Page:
11 Money Mindset Myths That Are Keeping You Poor

by David@MoneyNing.com · 52 comments

Spilled coins

I’ve been busy lately. Instead of sitting in front of my computer waiting for the same email (more likely spam) to come through, I’ve been calling, asking and searching. During the last couple of weeks, I:

  • Asked my car insurance agent to price match an insurance policy that I found online.
  • Call my Internet service provider to extend my new customer discount.
  • Went to get a free piece of chicken from KFC.

Frugal Living is Easy, Not

Most of these types of posts usually have people bragging about how much money they saved and how you can too if you follow the steps they outlined. They make it sound so simple but it’s almost always misleading. It took a while to search and compare all the insurance policies available, to wait on the phone to find a customer service rep for the Internet service provider, and to be in a room full of people at KFC (actually, it was quite fun seeing so many people but anyway…). Instead, I could be spending time golfing, being with my family, or reading a book.

Let’s be clear. Saving money, or more broadly, taking action, isn’t easy and takes quite a bit of work. If you feel like you can always save later when you need to because it’ll be a quick phone call away, then you are mistaken and will get discouraged when you actually need to do it.

I still remember talking to people a few months ago when they just lost their job and needed to reduce expenses in a hurry. A few of them could easily knock $50 a month off their Internet service costs, but the lines were so jammed they just couldn’t get through.

How you think of money can have a huge impact on your financial future. And there are many myths out there that don’t do us any favors. Here are 11 that could be keeping you from the promised land.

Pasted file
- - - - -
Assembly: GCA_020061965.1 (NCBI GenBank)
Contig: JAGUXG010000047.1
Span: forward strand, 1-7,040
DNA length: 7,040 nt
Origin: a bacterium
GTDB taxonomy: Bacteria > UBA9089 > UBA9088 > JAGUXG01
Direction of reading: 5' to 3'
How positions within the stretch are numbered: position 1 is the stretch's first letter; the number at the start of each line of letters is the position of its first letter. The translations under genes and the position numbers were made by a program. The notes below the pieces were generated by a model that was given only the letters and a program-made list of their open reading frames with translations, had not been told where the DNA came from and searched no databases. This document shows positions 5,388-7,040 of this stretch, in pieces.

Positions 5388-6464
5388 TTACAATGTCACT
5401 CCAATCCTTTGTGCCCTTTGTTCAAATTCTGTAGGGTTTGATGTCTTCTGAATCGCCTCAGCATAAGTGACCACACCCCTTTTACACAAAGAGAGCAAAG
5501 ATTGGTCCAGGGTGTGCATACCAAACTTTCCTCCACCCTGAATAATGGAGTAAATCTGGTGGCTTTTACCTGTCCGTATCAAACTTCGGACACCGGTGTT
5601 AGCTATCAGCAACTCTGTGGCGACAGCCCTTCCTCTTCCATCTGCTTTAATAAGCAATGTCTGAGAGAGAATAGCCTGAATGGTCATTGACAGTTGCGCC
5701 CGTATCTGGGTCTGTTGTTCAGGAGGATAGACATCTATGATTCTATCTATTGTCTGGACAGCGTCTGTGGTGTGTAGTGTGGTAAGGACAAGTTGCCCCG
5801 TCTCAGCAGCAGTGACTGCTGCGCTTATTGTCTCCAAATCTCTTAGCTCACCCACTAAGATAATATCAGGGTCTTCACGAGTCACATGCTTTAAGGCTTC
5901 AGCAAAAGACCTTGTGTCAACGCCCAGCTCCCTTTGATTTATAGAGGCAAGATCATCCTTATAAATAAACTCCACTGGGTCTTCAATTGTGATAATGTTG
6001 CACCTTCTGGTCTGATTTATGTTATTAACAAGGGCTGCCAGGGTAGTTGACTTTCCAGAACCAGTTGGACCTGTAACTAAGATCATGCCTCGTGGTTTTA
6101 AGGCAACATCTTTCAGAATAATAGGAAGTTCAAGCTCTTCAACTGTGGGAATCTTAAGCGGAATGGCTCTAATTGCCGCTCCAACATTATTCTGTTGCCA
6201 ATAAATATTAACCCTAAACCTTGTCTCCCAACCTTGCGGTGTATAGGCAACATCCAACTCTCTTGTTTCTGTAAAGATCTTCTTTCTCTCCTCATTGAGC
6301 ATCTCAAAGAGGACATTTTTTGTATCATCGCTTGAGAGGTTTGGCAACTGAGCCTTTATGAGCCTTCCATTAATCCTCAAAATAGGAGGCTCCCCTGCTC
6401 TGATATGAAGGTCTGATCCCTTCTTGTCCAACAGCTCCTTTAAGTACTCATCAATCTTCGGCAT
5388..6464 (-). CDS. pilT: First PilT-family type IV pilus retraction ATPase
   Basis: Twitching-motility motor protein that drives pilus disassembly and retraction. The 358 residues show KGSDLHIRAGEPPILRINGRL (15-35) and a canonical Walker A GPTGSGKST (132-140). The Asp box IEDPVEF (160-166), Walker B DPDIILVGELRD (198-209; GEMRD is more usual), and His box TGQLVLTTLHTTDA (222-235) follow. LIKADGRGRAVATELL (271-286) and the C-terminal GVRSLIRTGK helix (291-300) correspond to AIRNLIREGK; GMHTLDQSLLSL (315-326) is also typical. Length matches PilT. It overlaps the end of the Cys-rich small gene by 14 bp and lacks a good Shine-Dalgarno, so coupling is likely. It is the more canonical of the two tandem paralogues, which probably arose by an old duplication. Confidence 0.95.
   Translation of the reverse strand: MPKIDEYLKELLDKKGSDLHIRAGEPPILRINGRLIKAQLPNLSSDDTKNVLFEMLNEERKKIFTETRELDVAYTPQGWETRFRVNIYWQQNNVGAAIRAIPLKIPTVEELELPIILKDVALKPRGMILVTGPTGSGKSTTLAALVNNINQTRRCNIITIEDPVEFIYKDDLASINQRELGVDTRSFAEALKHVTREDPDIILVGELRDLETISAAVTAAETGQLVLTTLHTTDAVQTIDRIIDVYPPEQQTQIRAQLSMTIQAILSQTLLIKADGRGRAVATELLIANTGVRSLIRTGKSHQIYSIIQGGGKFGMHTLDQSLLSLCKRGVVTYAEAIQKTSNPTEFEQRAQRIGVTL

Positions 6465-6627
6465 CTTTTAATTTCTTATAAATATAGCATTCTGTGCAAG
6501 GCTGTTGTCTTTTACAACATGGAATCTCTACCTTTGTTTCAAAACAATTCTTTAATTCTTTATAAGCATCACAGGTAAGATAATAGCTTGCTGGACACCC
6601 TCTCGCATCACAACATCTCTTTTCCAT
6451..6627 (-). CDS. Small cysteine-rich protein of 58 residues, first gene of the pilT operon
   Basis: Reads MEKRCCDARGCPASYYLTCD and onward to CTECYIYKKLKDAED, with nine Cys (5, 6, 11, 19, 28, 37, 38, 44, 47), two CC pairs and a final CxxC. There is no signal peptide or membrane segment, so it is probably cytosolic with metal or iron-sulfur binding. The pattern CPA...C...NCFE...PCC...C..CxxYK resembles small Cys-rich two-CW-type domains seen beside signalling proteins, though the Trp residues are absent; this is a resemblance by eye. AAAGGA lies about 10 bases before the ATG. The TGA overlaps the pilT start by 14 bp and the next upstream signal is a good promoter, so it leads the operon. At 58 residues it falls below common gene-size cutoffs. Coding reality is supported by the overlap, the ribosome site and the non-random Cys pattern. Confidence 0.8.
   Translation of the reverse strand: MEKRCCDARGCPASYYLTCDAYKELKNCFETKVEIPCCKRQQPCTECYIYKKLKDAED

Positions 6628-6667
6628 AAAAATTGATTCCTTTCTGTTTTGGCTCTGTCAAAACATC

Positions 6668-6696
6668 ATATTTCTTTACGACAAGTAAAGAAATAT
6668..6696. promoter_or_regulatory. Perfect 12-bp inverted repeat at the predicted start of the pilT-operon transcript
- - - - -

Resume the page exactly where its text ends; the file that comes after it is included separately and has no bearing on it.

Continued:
Money Mindset Myth #1 – A Penny Saved Is A Penny Earned

Not losing that penny by saving it is helpful, but creating meaningful wealth takes so much more than not giving that penny to the cashier. In addition to saving, you must also multiply those cents you’re saving to truly feel the effects. Even if the adage is accurate, it’s also incomplete, and certainly not something you can base your future fortune around.

Saving pennies is good, but you also need to earn more money.

Money Mindset Myth #2 – I Don’t Need Money Help

Paying for people to coach you in precision pilates is a want, but paying for financial help may be a need. If you have zero experience straightening your finances, then going it solo will absolutely hinder your growth.

Investing in a money coach will lead you down a safer road lined with superior choices, better decisions, and ultimately, a finish line you’d probably never reach alone.

Invest in a coach and train for financial success.

Money Mindset Myth #3 – Budgeting Saves Me Money

As noble as that might be, it isn’t accurate. Write down everything you earn, subtract everything you spend, and allot a certain amount towards savings. Then you’re golden, right?

No, not really. You can record your pluses and minuses all day, but if you’re not acting based on those numbers, then your budget means nothing.

Carefully plot and plan, then follow through on your budget to see optimum success.

Money Mindset Myth #4 – If I Earn More, I Can Spend More

You worked 60 hours last week. Dog tired, you come home and collapsed into bed. The exhaustion is fine; at least your paycheck will be fat.

When it’s time to reap the rewards, you happily head out with your paycheck in hand, to shop.

“Look at all this overtime! I deserve a ‘little’ something for working so hard!”